Each day, thousands, if not millions, of factors influence market trends. These range from individual investors’ collective buy and sell decisions to whether a country’s central bank decides to buy back its own bonds.
One of the historically most influential factors on longer-term financial trends is a country’s currency, and whether it is depreciating or appreciating relative to its trading partners. For example, the U.S. dollar has been very strong relative to the Japanese yen and is near the highest levels relative to the yen in 12 years.
What does this mean for a U.S. company that is trying to compete with a Japanese business in the same industry? This year alone, the Japanese yen has declined -4.6% relative to the dollar. Therefore, if a U.S. company and a Japanese company both provide bids for a project, the client can choose the Japanese bid and pay in yen, or choose the U.S. company and pay in dollars. Obviously, if the goods and services are similar, the rational client would choose the Japanese company as the cost would be less.
Furthermore, if the yen is expected to continue to weaken, the client may choose to pay overtime and take advantage of the depreciating currency. Certainly, a Japan-based client choosing between paying in yen or dollars would almost certainly choose the Japanese company – why would they want to have to pay more in dollars?
In other words, a U.S. company trying to compete in Japan is having a very difficult time. And that is only one aspect of the currency’s influence.
Another problem with a strong U.S. dollar is that U.S. companies already doing business in Japan are getting paid in yen and then having to convert the yen into dollars. This is going to negatively impact profits as the same amount of yen are worth fewer U.S. dollars.
In response, a U.S. company has a couple of choices: Raise prices in Japan so the weaker yen is offset, or hedge the currency – which increases the cost of doing business in Japan. But raising prices reduces competitiveness and slows sales – somewhat of a “Morton’s Fork,” not an enticing proposition either way.
The bottom line is that U.S. companies doing business globally are facing headwinds due to the strength of the U.S. dollar. The profit weakness that resulted from the dollar’s strength was especially evident during the first quarter’s earnings releases. The dollar-based profits of companies from Procter and Gamble to McDonald’s were reduced substantially due to the translation of yen profits into dollars.
And it wasn’t just the yen. The euro is off 8.1% this year (through 6-5-2015). So now, U.S. companies are battling against Japanese and European companies that have a distinct pricing advantage. In fact, South Korea, Canada and China are joining the party and lowering rates – causing their currencies to decline versus the dollar.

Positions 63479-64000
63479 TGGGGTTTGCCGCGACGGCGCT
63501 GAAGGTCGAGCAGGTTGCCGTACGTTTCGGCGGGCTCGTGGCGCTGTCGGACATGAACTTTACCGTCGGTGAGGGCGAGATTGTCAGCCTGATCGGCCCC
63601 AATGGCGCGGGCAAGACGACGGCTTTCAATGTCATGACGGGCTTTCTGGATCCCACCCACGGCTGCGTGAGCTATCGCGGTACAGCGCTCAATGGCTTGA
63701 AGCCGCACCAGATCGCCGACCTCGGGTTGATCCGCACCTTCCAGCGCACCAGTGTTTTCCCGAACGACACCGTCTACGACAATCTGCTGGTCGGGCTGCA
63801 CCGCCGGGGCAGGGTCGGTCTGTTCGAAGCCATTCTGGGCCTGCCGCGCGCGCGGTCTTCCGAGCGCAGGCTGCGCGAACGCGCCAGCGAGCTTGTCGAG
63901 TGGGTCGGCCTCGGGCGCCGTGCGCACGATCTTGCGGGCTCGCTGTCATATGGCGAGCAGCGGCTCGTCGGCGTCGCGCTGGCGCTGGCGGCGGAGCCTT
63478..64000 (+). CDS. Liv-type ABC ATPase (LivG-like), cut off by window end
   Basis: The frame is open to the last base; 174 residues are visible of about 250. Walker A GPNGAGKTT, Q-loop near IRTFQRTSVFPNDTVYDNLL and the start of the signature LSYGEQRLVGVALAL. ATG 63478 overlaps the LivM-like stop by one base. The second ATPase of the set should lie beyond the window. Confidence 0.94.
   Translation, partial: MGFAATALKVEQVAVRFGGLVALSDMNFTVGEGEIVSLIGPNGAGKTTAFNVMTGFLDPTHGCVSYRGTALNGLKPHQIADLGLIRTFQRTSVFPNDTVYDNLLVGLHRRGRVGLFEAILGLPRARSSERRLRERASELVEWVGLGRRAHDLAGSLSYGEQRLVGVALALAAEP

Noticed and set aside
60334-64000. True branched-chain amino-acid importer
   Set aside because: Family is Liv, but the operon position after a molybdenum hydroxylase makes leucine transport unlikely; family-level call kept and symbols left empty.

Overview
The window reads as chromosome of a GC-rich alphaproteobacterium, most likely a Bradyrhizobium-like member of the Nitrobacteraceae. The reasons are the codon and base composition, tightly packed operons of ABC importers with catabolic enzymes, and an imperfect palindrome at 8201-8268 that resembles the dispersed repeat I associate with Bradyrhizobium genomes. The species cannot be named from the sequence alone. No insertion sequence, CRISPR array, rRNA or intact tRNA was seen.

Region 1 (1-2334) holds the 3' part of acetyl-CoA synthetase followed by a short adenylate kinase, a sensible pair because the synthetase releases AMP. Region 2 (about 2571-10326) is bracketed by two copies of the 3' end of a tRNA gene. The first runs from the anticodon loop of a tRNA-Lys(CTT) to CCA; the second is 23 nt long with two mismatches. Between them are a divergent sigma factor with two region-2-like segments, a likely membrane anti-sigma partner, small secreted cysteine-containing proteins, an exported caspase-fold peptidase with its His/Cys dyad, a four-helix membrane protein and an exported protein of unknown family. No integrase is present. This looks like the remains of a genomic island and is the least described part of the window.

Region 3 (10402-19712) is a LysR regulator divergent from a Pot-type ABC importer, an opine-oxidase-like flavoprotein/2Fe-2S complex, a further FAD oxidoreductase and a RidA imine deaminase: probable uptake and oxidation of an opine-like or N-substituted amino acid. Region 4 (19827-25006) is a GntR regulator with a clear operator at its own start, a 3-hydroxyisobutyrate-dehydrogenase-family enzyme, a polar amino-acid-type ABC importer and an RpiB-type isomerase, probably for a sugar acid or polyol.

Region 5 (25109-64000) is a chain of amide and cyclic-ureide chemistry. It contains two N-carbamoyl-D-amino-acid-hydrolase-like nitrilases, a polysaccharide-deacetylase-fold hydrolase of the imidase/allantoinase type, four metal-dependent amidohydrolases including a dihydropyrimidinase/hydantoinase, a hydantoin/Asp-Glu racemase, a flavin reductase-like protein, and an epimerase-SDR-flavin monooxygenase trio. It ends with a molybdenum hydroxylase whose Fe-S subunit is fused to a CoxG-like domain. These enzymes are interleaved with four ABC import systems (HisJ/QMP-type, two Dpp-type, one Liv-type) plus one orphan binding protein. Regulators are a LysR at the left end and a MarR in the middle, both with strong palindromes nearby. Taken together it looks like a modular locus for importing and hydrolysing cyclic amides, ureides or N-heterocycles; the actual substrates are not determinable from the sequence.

It is expected that the U.S. dollar will continue to strengthen, especially if the Fed decides to start increasing interest rates while other countries’ central banks remain highly accommodative. This is one of the dilemmas facing the FOMC – do they want to put U.S. companies at even more of a disadvantage just so they can raise rates to allow them room to lower them in the event of another bout of economic weakness?
Probably not. This is why we believe the Fed rate hike cycle will be slow and deliberate. In fact, the best scenario would be for the Fed to wait for other countries to begin ending their quantitative easing measures so that their currencies will start to strengthen as well. It would then be a more even playing field.
Bottom line: A strong dollar is OK, but a too-strong dollar is very negative for U.S. competitiveness and profits. We think the Fed is aware of this and are considering the ramifications. As an aside, we are also hearing rumblings that Congress is becoming more irate with other countries intentionally depreciating their currencies to gain a global pricing advantage. The problem is, the U.S. has used the same tactics in the past with regard to QE – it’s hard to point the finger when our central bank’s actions are part of the problem.
With regard to our investment outlook, if the U.S. dollar does start to weaken relative to the yen and euro (which it has very recently), it may very well provide a bullish surprise causing U.S. companies, and markets, to gain ground.
This material is for general information only and is not intended to provide specific advice or recommendations for any individual. To determine what is appropriate for you, consult a qualified professional